// add a check here and act accordingly

    int outputLength = signalLength + filterLength - 1;
    int *output = new int[outputLength];
    int signalLeft = 0;
    int signalRight = 1;
    int filterLeft = 0;
    int filterRight = 1;
    int outputIndex = 0;
    while (signalLeft < signalLength)
    {
        int indexWidth = signalRight - signalLeft;


        // I sure hope I've interpretted your question correctly.
        // I recommend you read over this loop
        // carefully to ensure it matches your understanding of the problem at hand.
        output[outputIndex] = 0;
        int j = 0;
        while (j < indexWidth)
        {
            output[outputIndex] += signal[signalLeft + j] * 
                                   filter[filterRight - j - 1];

            ++j;
        }


        // The left and right indexes will start the loop 1 index apart
        // The right indexes will increment until the distance between
        //    left and right is equal to the length of the filter array.
        // Then, the signal indexes will increment until the right signal
        //   index is equal to the length of the signal array.
        // Then, both left indexes will increment until the left and right
        //   indexes are again 1 index apart.
        if (filterRight < filterLength)
        {
            ++signalRight;
            ++filterRight;
        }
        else if (signalRight < signalLength)
        {
            ++signalLeft;
            ++signalRight;
        }
        else
        {
            ++signalLeft;
            ++filterLeft;
        }

        ++outputIndex;
    }


    for (i = 0; i < outputLength; ++i)
    {
            cout << i << ": " << output[i] << endl;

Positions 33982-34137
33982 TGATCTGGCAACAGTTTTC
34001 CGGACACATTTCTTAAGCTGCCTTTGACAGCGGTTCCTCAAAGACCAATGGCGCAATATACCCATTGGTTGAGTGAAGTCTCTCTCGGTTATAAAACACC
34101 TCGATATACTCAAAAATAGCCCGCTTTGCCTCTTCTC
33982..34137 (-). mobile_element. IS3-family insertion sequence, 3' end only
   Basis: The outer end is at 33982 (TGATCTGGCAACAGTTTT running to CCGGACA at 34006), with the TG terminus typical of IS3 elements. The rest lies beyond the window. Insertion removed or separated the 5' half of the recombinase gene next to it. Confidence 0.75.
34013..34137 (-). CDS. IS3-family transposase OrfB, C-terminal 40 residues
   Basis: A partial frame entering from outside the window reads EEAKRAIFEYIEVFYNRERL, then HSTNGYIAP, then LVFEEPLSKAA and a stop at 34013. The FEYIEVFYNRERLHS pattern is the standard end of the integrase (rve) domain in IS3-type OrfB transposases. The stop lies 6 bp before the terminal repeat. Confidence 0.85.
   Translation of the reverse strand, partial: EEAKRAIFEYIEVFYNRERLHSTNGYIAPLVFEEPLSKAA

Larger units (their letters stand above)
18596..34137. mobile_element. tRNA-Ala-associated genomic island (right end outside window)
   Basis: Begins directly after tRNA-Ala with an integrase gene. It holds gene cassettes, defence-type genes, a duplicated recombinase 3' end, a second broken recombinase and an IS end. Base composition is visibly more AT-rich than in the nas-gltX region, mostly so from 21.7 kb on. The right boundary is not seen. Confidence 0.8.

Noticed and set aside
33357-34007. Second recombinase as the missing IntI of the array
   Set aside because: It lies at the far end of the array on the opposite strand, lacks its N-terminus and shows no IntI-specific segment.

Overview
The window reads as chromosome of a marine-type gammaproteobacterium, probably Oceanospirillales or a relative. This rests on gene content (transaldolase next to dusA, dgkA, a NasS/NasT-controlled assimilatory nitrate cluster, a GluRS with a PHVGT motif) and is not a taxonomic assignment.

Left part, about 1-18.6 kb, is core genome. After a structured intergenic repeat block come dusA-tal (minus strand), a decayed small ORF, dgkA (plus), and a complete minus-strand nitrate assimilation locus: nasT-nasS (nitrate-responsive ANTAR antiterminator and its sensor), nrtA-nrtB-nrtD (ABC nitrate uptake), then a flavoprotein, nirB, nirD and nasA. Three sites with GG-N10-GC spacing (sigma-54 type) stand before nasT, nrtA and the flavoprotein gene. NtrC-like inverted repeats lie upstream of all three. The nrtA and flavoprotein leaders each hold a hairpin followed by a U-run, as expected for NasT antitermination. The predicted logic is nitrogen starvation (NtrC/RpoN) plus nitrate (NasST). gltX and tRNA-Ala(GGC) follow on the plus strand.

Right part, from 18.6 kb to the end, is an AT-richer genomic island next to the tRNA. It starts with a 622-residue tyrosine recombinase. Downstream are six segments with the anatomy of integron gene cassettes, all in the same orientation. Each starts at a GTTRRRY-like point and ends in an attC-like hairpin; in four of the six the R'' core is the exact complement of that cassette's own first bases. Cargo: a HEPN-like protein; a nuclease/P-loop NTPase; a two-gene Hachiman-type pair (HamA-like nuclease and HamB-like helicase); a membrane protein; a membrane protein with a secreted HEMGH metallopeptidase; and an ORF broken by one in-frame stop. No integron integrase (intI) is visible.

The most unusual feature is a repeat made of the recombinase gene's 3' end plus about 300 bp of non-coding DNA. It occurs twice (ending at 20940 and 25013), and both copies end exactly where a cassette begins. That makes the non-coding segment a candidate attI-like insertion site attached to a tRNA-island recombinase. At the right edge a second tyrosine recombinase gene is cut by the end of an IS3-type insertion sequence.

}


    char dummy;
    cin >> dummy;
}
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Take a look here for information on convolution.

Once you understand the process, then it should not be that difficult to code. There's also a C++ algorithm for 2-dimensional convolution included at this website.

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Okay... I will check that out. Thanks –  toby Dec 3 '12 at 23:45

Suppose you have three arrays of length N:

  • input1, the first input array
  • input2, the second input array
  • output, the output array

Then, for i from 0 to N - 1, loop and put the result of input1[i] * input2[i] into output[i] (assuming dot product).

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doesn't look much like dotproduct. It looks like an underspecified algorithm, really. A logical continuation after 1*2,(1*4+2*2),(1*6+2*4+3*2) could be (1*7+2*6+3*4) or indeed (1*4) or even immediately (1*9+2*8+3*7) –  sehe Dec 3 '12 at 22:55
    
@sehe: right. I used dot product as an example to give few basic pointers on looping. –  Danilo Piazzalunga Dec 3 '12 at 23:01
1  
It's convolution, as used in digital filtering etc (FIR filters). –  Paul R Dec 3 '12 at 23:02
    
sorry for being unclear, I have filled in the output array –  toby Dec 3 '12 at 23:12
    
@PaulR; thanks! Now I am at a loss, because I only know about convolution in the continuous case. –  Danilo Piazzalunga Dec 3 '12 at 23:13
int newLength = fSize1 + fSize2 - 1;

int *array3 = new int[newLength];
int count = 0;

// initialize all array3 value to 0
for(int k = 0; k<newLength; k++)
{
    array3[k] = 0;
}

for(int i = 0; i<newLength; i++)
{
    for(int j = 0; j<fSize2; j++)
    {
        // to avoid outofbound error
        if(i==0)
            array3[i] = array2[i] * array1[j];
        else
            array3[i] = array3[i- 1] + (array2[i] * array1[j]);
    }
}

Hope this helps.